Running reduces the risk of cancer or cardiovascular disease

Does running really fight disease and improve longevity?

PTo answer this question, scientists analyzed 14 studies, with a total sample size of 232 people, to identify the potential health benefits of running. Posted in the British Journal of Sports Medicine, the meta-analysis finds that compared to non-runners, those who ran at least once a week were in favor. The runners had indeed 27% less risk of mortality from all causes combined, 30% less death linked to cardiovascular risk… And a risk of cancer mortality reduced by 23%. Running would therefore have a positive impact on the health of athletes.

Good news

The best news from this study for those who do not run daily is certainly the lack of dose effect. 50 minutes per week would be enough to significantly reduce the risk of developing these diseases. It would even be possible to fragment this small hour over the week. Intensity or pace does not seem to affect the benefits. Asked by Runners world, Zeljko Pedisic, associate professor and co-author of the study, summarizes his findings.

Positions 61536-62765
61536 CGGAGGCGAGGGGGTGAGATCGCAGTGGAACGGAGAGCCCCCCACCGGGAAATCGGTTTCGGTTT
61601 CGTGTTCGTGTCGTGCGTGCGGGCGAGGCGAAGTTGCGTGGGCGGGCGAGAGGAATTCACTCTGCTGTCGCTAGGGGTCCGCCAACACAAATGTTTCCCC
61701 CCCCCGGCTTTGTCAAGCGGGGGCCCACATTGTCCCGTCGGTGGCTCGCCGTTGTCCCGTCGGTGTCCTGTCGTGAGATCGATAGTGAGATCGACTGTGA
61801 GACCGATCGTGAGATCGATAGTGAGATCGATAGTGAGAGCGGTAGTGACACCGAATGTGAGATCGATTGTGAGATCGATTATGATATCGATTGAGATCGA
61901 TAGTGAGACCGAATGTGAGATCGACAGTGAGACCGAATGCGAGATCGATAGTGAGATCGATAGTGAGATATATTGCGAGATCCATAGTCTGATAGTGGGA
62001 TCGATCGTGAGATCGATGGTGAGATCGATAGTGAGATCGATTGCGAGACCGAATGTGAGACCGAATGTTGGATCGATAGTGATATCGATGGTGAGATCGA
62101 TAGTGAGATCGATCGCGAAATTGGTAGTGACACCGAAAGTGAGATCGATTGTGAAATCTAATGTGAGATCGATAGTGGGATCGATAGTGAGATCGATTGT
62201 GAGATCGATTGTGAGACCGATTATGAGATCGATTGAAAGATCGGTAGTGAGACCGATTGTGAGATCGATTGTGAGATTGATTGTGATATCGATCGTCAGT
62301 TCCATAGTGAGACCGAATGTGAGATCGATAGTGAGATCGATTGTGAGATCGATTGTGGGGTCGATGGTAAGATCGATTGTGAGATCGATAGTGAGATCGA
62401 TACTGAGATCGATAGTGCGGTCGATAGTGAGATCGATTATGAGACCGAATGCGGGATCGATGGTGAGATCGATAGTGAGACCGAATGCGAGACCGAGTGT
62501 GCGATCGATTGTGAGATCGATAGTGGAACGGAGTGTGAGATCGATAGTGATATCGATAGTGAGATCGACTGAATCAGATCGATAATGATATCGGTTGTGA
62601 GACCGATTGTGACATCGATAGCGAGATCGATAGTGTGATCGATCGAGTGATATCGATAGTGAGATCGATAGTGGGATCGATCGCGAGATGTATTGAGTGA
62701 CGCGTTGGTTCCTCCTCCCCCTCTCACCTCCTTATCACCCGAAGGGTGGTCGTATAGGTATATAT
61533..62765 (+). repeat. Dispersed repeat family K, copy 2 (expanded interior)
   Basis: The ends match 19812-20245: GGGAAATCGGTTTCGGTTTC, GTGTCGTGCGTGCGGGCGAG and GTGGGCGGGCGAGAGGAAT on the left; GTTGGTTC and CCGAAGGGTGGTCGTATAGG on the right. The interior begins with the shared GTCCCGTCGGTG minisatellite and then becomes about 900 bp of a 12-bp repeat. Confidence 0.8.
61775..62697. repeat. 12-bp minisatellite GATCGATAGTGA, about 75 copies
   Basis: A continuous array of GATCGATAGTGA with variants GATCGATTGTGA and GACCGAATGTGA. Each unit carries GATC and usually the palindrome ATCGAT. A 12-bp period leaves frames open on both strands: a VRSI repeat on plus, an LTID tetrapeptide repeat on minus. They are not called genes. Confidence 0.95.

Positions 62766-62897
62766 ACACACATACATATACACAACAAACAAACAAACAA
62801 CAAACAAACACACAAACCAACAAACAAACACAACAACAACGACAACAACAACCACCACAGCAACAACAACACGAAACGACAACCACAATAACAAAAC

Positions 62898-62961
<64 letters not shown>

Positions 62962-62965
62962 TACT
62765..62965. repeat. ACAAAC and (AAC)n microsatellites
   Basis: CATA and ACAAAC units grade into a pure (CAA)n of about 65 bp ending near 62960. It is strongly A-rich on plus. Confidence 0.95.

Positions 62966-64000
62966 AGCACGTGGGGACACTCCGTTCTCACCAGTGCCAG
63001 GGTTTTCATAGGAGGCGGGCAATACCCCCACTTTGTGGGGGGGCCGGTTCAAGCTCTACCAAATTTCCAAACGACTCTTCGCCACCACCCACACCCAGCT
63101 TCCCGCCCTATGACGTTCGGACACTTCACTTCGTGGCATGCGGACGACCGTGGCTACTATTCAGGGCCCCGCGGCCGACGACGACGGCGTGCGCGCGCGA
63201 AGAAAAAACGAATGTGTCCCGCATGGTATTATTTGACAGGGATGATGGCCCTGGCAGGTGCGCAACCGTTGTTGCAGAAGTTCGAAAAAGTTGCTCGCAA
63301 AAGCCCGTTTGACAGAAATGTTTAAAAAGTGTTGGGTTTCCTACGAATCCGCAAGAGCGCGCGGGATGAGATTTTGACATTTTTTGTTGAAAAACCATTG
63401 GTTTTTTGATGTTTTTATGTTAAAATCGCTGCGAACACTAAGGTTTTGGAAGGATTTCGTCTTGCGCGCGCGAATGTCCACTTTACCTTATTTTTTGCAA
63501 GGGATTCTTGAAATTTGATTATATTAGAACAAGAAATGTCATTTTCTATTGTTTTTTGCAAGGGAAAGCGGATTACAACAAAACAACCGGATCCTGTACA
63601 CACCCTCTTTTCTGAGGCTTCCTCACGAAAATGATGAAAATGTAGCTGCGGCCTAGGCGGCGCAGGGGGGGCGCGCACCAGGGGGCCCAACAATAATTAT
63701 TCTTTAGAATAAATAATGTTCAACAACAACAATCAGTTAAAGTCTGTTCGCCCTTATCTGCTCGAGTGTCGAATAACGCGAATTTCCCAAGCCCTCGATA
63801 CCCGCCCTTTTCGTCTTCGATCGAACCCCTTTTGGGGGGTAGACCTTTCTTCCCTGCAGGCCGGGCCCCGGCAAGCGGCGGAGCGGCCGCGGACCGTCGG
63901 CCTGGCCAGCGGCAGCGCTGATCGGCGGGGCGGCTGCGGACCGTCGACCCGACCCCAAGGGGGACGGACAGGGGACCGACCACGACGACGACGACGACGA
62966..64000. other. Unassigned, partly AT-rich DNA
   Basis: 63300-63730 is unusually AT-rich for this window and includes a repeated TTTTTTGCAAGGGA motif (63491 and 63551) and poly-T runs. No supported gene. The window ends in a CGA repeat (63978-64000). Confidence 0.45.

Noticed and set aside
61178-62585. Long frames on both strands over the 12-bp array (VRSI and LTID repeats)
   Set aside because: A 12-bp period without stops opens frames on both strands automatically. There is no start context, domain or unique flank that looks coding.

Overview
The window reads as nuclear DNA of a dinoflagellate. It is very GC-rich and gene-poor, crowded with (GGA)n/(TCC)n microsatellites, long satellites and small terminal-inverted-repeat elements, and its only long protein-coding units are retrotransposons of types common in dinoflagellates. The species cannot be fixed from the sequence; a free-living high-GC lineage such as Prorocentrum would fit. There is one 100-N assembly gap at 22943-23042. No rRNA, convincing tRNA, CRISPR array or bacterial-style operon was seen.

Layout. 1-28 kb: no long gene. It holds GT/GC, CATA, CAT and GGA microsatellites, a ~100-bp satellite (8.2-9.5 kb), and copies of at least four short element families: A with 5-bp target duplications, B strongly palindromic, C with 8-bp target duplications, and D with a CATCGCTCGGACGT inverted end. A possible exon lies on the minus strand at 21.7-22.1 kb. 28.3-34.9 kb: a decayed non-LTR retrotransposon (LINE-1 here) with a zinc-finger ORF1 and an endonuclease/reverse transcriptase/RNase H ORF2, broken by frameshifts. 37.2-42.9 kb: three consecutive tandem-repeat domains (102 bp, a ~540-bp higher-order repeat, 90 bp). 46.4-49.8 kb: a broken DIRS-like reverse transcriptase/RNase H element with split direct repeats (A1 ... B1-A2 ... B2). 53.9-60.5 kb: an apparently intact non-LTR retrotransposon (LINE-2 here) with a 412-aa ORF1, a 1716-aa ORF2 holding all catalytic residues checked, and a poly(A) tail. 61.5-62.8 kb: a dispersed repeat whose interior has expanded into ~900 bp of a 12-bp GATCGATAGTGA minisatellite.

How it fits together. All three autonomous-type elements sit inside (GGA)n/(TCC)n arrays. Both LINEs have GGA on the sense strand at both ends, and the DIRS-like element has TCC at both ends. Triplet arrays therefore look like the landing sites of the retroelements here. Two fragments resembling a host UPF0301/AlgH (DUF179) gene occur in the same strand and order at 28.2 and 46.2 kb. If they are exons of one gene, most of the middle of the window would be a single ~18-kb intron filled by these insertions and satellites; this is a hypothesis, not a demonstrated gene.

“The bottom line here is just that running can help you live longer, regardless of how often, how long, and how fast. "

And that's not all !

In a tweet, Professor Pedisic recalls all the benefits of running for the body. Running improves balance, heart function and metabolism. It reduces the incidence of heart disease, cancer, respiratory disease, type 2 diabetes. And it also lowers blood pressure and cholesterol!

So many benefits with the moderate practice of a free sport accessible to all! What are you waiting for to start or get back to racing? But if you're over 40, don't miss our article on getting back to workout after a long hiatus to avoid making the basic mistakes: Resume or start sport after 40? Yes ... but not just any old way.